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Toyota Camry SE V6

Dodge Charger SRT-8
The auto industry says that a proposed Senate bill has requirement that are unattainable

It seems that while traffic congestion has gotten progressively worse over the past ten years, Americans have had a hankering for going nowhere faster. Fuel economy numbers haven't increased nearly as much as horsepower has in today's vehicles.

Your garden variety family sedans are now considered underpowered if they don't have at least a 250HP engine available on the option sheet. The Toyota Camry, America's best-selling car, is available with a 3.5 liter V6 engine putting out 263HP and can blast 0-60 in the low six second range. The V6-powered Camry is rated at 19/28 (highway/city), under the new 2008 EPA mileage ratings.

Chrysler is no stranger to high horsepower sedans, either. The company's Chrysler 300C and Dodge Charger R/T come equipped with 5.7 liter 340HP Hemi V8 engines (15/23) -- if that isn't enough, the 6.1 liter 300 SRT-8 and Charger SRT-8 pump out 425HP (13/18).

America's thirst for speed and auto manufacturers' propensity to quench that thirst may be coming to an end if a proposed Senate bill introduced by Daniel Inouye (D-Hawaii) passes. The new bill would require fleetwide CAFE standards for auto manufacturers to increase dramatically over the next 13 years. Fuel economy would have to rise from 27.5MPG for cars to 28.5MPG by 2015. That number would then jump to 35MPG by the year 2020 with 4% annual increases thereafter.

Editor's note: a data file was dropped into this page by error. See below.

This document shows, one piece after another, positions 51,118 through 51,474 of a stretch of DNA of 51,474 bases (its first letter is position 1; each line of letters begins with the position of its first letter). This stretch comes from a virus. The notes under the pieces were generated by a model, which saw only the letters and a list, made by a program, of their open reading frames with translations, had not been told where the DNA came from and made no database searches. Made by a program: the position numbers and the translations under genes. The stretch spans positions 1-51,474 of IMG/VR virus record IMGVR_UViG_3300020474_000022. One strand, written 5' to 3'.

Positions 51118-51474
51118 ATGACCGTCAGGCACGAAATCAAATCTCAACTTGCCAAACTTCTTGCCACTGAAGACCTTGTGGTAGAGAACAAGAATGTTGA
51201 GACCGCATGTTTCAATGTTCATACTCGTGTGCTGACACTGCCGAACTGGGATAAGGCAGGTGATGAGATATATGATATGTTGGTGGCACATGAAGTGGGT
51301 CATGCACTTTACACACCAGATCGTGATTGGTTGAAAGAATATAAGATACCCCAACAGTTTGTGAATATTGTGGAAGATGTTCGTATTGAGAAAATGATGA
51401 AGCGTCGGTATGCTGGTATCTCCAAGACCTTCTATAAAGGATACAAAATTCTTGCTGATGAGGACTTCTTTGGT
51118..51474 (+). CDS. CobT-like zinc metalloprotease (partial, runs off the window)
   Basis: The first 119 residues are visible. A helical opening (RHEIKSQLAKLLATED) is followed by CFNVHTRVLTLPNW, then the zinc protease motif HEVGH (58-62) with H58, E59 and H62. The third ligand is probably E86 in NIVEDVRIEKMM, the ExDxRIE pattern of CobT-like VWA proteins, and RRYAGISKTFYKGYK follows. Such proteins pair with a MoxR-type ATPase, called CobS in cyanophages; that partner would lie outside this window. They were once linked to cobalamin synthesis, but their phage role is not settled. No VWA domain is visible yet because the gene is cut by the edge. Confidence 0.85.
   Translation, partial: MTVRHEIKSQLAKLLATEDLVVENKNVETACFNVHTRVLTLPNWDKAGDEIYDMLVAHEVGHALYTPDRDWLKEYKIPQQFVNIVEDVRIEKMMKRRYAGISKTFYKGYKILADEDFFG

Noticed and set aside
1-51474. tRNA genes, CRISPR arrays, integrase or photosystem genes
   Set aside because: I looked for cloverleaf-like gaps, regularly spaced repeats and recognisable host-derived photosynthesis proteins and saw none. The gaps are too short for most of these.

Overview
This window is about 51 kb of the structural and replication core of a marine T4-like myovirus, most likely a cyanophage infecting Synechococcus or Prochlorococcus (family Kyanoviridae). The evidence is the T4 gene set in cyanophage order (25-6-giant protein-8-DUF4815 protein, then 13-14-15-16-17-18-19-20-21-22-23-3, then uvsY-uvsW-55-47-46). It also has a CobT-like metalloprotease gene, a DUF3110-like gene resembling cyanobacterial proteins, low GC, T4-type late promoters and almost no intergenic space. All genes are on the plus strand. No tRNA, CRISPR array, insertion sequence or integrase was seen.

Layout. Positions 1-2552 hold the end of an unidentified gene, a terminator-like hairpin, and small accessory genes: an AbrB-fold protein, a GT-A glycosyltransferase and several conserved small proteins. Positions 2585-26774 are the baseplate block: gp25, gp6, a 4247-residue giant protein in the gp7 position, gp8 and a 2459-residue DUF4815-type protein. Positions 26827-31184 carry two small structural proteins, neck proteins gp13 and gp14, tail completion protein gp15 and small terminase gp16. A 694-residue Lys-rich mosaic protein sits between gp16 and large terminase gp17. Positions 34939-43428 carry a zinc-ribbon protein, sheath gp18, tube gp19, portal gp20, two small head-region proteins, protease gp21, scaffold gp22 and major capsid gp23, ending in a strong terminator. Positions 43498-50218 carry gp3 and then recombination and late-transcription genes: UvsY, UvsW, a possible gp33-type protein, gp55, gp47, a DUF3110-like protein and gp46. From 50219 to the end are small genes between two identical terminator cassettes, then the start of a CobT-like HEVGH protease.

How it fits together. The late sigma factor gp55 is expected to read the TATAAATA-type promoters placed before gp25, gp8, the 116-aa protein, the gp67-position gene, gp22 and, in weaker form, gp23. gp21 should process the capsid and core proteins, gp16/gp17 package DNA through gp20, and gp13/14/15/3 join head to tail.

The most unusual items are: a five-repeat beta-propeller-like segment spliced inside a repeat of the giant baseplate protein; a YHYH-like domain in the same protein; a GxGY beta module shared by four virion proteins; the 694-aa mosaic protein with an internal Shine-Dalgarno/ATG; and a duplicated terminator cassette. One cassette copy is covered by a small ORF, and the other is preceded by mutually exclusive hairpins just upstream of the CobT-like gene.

The 27.5MPG standard has held steady for nearly 20 years due to lobbying by auto manufacturers.

Not surprisingly, auto manufacturers aren't too happy with the proposed bill. "Basically, it is unattainable up until 2020 and unattainable afterward," said Gloria Bergquist, a spokeswoman for the Alliance of Automobile Manufacturers. "We think this is still going to be a big burden on Americans who need work vehicles."

The auto manufacturers, however, aren't the only ones against the new bill. Fellow democratic senator Carl Levin represents Michigan and thinks that the bill is misguided. "More progress can be made in reducing oil consumption and greenhouse gas emissions if we focus our resources on leap-ahead technologies instead of forcing companies to make incremental improvements to meet an arbitrary standard," said Levin.

In early April, President Bush called for the United States to reduce its gasoline usage 20 percent by the year 2017. Bush noted that the move would cost the industry roughly $114 billion USD between 2010 and 2017 to comply.

Updated 5/8/2007: The U.S. Senate Commerce Committee today approved the bill.





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